By some estimates, the automotive aftermarket has swollen to a $295 billion-a-year industry. A lot of useful products are being sold at auto parts stores and specialty outlets all over the country. But for every company that sells quality replacement parts and other products for your vehicle, there are 10 pushing magic potions and gizmos that do nothing but pull hard-earned cash straight out of your wallet and place it into someone else’s. We’ve identified five common automotive scams that won’t do anything for your vehicle’s resale value. Avoid these gimmicks unless you like to toss money out the window.
1. Higher-Grade Fuel
Each vehicle is engineered to accept a certain grade fuel as determined by the engine’s compression ratio. If your owner’s manual says your car is rated for regular gasoline and you’ve been feeding it premium, you’re wasting your money. The only difference between the two is that premium has a higher resistance to knock, or pre-ignition, than regular gasoline. While you can run premium in a regular engine, it will neither clean it nor give you any additional power. Meanwhile, using regular in an engine that requires premium could cause serious mechanical damage.
2. Nitrogen in Your Tires
Have you noticed that many tire stores now offer nitrogen as an alternative to compressed air for your vehicle’s tires? The theory behind this practice is that pure nitrogen is less subject to contraction and expansion than the regular air we all breathe, and that inflating your tires with the gas will save you fuel as a result. The truth is, standard compressed air is already around 78 percent nitrogen, and the differences between a tire filled with standard air and one filled with nitrogen are negligible at best. If the service were free, we wouldn’t turn it down, but we wouldn’t pay for it, either.
3. Far-Fetched Fuel-Saving Gizmos
We’ve all seen the late-night advertisements for the air filter that is supposed to save you gallons of fuel or the magic “conversion kit” that will allow your vehicle to run on water. Don’t believe them. By and large, these types of gadgets are a complete waste of money. In the end, it pays to listen to what your parents told you when it comes to things being too good to be true: They probably are. Do your research and trust your gut. Car manufacturers spend billions of dollars each year trying to come up with the next fuel-saving technology, so chances are if you haven’t seen it in the showroom, the bit in the back of the magazine won’t do you any good.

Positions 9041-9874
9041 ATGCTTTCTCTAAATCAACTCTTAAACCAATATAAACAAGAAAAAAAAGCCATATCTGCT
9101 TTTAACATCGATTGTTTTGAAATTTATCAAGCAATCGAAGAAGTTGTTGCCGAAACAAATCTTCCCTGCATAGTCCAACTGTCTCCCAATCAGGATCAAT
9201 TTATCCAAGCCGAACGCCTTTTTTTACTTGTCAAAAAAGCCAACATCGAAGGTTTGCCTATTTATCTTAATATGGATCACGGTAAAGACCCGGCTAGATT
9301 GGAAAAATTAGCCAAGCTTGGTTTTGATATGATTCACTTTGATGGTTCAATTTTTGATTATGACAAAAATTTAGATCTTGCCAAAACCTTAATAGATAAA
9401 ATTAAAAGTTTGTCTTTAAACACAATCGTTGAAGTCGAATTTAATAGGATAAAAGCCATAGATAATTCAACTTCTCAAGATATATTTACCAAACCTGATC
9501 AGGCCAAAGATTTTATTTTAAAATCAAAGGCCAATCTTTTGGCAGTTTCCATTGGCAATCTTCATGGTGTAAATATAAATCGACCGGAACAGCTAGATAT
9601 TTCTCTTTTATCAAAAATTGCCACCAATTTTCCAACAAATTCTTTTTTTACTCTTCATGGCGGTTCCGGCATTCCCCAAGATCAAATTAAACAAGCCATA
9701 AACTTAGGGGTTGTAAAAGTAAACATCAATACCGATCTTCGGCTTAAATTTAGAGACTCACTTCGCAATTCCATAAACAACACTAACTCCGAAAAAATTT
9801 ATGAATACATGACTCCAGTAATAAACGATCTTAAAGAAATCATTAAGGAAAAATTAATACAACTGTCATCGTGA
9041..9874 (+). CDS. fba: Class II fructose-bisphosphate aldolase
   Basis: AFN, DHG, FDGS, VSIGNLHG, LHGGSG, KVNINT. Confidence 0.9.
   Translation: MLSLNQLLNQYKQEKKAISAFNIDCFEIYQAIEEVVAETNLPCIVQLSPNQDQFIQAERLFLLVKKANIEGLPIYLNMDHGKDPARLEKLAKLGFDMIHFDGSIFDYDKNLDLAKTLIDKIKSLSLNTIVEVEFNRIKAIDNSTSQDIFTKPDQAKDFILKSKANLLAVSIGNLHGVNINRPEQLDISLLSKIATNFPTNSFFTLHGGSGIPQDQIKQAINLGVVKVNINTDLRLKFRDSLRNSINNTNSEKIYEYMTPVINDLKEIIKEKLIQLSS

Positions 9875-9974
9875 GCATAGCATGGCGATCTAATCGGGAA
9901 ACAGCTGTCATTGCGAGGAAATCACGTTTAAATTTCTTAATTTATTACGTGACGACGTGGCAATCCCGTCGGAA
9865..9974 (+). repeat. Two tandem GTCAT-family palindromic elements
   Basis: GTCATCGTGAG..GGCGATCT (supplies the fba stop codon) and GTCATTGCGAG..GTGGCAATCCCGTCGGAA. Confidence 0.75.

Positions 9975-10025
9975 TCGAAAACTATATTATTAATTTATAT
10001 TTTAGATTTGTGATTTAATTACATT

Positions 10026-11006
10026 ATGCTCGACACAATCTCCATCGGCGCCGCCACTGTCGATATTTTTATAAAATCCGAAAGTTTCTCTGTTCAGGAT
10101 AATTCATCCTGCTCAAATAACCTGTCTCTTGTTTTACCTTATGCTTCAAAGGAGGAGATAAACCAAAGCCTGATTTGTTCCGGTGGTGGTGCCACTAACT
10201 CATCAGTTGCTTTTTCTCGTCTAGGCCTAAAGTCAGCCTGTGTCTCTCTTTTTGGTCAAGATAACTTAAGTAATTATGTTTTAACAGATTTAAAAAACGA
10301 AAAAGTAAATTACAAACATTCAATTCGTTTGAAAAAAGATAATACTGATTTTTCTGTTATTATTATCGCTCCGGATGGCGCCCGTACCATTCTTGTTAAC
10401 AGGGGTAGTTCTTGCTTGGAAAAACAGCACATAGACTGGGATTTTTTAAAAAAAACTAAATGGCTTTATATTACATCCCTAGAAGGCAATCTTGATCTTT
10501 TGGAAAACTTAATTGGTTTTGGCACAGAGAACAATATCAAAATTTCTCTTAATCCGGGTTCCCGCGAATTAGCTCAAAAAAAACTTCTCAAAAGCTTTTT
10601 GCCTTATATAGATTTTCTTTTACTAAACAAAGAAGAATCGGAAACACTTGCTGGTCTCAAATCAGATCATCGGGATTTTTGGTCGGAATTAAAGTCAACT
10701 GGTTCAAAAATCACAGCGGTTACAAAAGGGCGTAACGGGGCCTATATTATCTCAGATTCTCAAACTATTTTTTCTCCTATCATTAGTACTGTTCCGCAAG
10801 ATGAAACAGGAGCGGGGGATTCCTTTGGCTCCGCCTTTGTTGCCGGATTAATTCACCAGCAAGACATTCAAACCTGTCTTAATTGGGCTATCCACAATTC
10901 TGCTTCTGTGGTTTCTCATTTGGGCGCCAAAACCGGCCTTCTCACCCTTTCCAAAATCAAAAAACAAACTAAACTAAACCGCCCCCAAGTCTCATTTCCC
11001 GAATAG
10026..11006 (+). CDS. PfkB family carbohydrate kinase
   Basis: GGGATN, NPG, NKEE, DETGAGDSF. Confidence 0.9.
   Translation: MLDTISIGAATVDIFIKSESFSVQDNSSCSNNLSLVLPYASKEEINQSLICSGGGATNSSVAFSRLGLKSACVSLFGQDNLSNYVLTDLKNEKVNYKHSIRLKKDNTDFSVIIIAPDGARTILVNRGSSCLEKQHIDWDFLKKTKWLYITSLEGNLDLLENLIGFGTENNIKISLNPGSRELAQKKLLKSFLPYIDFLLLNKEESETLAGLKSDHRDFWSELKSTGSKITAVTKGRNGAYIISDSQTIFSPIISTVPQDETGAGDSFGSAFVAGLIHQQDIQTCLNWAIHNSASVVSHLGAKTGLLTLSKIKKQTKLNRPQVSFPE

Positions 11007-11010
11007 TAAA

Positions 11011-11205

Have you seen the automotive aisle at your local superstore lately? There are more magic potions for car care than there are for restoring hair growth. If you find yourself with a problem such as a leaky radiator or head gasket, don’t be fooled into thinking there’s a magic panacea that will cure it. Most of the time, those products will take care of your problem but have unwanted side effects that could lead to expensive repairs. Bite the bullet and get the problem fixed right the first time.
5. Wheels, Stereos and TVs
If you’re planning on putting money into your vehicle, make sure it goes toward something that will actually make your car worth more at the end of the day. Contrary to popular belief, bolting on a new set of larger, flashier wheels or installing an insane entertainment system won’t bring you any extra cash when it comes time to trade in or sell the car. On the contrary, aftermarket additions such as wheels and stereos can actually detract from the total value of your vehicle. Skip the flash and fix what’s broken on your vehicle before something small turns into larger trouble.